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Former Secretary of State Rex Tillerson testifies at Trump ally Tom Barrack's foreign lobbying trial

Tillerson was Trump's secretary of state for just over a year before the then-president fired him by tweet.
Rex Tillerson speaks during a news conference in Washington
Then-Secretary of State Rex Tillerson at a news conference in Washington on June 21, 2017.Andrew Harrer / Bloomberg via Getty Images file

Former Secretary of State Rex Tillerson took the witness stand Monday at the foreign lobbying trial of Tom Barrack and testified the longtime friend of former President Donald Trump had unsuccessfully sought an ambassadorship.

Tillerson, who served as Trump's secretary of state for just over a year before he was fired by tweet in March 2018, said he first met Barrack when he was heading Trump's inaugural committee in early 2017.

Prosecutors contend that Barrack, 74, acted “to advance the interests of the United Arab Emirates (UAE) in the United States at the direction of senior UAE officials by influencing the foreign policy positions" of the U.S. government as an unregistered foreign agent during the Trump administration.

Asked if he ever asked Barrack to conduct any diplomacy on behalf of the U.S., or asked him to pass any information to a foreign government, Tillerson said, "No."

Tillerson described a phone conversation with Barrack that he said took place in 2017 where Barrack asked him about an ambassadorship. Tillerson said he couldn't recall to what country or what area. "It was a fairly short conversation, as I recall," Tillerson said, but "I took note of it."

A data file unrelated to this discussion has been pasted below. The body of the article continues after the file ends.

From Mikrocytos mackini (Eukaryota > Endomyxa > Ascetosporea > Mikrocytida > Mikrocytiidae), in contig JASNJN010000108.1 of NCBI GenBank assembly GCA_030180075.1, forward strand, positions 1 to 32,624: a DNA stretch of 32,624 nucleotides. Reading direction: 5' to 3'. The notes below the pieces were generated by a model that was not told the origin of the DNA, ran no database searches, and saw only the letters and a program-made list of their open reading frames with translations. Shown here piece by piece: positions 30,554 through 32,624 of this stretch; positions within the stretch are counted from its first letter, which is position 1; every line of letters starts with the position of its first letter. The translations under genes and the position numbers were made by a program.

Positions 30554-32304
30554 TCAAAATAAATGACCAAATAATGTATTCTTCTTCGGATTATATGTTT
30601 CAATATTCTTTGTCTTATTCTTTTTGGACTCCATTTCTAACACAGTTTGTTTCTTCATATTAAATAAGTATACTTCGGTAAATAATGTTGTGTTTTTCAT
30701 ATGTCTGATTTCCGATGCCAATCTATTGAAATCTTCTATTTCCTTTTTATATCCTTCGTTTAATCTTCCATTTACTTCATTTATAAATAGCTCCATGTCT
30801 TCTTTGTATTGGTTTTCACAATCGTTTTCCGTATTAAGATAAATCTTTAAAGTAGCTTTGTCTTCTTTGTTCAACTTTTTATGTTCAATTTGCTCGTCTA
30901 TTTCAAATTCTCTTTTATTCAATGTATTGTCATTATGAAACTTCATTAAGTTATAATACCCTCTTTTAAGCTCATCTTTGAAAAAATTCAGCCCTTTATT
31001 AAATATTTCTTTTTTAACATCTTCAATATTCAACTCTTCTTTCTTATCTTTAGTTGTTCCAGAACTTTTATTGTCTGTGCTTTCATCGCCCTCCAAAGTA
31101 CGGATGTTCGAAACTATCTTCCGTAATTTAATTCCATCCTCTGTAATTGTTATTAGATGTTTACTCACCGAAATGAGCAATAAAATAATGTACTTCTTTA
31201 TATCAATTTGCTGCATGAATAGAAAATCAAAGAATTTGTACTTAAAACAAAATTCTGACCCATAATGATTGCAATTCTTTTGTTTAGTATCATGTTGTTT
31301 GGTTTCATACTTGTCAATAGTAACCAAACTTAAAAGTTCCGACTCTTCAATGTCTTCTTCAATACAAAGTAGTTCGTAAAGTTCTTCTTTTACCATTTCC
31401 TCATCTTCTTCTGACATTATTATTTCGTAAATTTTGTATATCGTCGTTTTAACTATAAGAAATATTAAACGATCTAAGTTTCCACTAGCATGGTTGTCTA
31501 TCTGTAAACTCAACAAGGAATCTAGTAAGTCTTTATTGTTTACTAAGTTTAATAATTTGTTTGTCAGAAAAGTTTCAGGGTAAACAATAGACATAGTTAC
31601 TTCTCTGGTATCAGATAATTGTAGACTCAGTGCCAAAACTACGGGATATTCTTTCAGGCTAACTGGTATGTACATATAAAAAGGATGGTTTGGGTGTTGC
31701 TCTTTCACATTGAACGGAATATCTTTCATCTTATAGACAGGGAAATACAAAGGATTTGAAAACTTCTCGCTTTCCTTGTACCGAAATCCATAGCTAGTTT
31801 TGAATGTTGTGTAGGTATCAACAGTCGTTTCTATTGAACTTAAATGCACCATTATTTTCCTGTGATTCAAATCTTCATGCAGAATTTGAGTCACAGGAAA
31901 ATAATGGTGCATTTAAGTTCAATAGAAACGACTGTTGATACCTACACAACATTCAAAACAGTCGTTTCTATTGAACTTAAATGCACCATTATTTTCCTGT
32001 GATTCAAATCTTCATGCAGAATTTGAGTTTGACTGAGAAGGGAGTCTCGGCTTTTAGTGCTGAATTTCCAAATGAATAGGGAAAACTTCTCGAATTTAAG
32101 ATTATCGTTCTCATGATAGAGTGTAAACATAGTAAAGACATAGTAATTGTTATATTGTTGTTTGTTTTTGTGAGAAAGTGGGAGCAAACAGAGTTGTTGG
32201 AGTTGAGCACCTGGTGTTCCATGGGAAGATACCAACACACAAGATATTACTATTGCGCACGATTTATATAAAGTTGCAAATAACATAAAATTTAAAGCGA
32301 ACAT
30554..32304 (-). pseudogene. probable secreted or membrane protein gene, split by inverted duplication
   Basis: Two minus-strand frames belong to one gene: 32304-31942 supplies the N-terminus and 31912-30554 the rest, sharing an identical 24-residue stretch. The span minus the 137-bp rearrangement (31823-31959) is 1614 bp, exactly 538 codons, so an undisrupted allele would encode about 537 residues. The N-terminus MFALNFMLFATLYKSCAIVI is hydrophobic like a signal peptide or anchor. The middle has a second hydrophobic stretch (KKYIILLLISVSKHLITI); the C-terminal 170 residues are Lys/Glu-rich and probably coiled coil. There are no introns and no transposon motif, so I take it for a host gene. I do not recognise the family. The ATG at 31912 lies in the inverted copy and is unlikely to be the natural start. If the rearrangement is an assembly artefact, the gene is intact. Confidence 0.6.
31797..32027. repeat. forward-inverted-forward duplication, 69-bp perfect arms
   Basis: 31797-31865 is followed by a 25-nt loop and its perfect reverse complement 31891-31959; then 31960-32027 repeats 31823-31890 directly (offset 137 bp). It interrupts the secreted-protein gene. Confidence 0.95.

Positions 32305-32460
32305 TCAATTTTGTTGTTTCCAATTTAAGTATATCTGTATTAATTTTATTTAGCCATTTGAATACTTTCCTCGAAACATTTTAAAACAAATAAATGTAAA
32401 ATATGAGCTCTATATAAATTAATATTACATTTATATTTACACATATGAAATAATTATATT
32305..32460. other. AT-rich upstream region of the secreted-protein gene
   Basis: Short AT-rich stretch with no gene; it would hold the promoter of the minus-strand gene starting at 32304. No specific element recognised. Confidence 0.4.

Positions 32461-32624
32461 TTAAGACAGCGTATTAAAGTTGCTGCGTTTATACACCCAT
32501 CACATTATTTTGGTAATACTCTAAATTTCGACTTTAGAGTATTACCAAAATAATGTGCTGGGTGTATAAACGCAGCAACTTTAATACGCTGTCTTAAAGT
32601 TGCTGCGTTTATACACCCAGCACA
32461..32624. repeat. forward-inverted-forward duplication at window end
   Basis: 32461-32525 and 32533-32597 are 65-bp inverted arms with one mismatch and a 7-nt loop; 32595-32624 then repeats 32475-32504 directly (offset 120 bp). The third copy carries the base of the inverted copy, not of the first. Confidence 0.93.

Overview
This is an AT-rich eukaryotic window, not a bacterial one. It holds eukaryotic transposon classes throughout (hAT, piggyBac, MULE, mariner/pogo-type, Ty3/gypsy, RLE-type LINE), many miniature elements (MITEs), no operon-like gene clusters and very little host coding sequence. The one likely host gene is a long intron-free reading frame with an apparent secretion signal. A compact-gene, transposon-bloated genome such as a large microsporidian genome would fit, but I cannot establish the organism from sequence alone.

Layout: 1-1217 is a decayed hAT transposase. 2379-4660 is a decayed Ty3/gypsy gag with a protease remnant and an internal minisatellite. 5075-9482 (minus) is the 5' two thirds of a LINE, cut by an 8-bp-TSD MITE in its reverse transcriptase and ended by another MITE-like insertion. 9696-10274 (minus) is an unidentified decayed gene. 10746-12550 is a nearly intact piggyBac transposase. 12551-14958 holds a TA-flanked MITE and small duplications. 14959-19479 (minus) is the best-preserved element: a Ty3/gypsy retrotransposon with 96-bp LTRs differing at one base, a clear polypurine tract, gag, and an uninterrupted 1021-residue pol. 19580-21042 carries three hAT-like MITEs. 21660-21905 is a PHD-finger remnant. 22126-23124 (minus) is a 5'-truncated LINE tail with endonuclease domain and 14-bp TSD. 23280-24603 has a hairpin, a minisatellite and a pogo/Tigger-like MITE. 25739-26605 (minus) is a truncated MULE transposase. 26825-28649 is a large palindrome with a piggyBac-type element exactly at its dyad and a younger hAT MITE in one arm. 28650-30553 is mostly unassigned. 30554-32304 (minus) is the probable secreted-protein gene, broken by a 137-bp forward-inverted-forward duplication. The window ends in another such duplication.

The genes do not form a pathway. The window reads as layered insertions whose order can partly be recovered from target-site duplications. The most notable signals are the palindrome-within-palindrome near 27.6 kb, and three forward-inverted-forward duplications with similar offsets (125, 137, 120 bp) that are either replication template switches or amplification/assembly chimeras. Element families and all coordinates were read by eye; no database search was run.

He mentioned Barrack's interest in the next meeting he had with the then-president.

"Is this something you want me to follow up on?" Tillerson said he asked Trump, who "didn’t respond one way or another." "He did not proactively say yes," Tillerson said, so "I didn’t do anything."

Prosecutors have said Barrack used his proximity to Trump to help the UAE by giving inside information on the U.S.'s response to the UAE and other countries' blockade of Qatar in 2017, while also urging the Muslim Brotherhood to be declared a terrorist organization.

Tillerson told prosecutors that the information was sensitive. "You really don’t want outside parties to have that information and try to use it to their advantage," Tillerson said.

Asked what the U.S. position was on the Muslim Brotherhood, Tillerson said, "We did not support naming the Muslim Brotherhood as a terrorist organization." He said the group has 4 million members including numerous democratically elected politicians and those involved in terrorist acts were a small subsection.   

"It would make things very complicated" if the group were named a terror organization, he said. Tillerson also said it was important that people lobbying on behalf of foreign governments register with the federal government. "If someone is representing a foreign country, they're there to deliver a message," Tillerson said.

On cross-examination, Tillerson was asked by Barrack defense lawyer Randall Jackson if he ever met with foreign officials while he was the head of ExxonMobil. Tillerson said yes, and estimated that he'd met with government officials in the UAE over a dozen times while he was heading the gas and oil giant.

Barrack is the founder of a multi-billion dollar global investment firm DigitalBridge, which was formerly known as Colony Capital.

Asked if he'd ever registered as a foreign agent at Exxon, Tillerson said that after discussing the matter with his lawyers, he did not. "There was nothing I was doing that required it," he said. 

Barrack’s lawyer Michael Schachter has called his client "an innocent man" and said in his opening statement last month that the notion his client was acting as a foreign agent was “nothing short of ridiculous.”

“He did things because he wanted to” and because he considered them the right thing to do, and not because he was being urged to do so by a foreign government, Schachter said.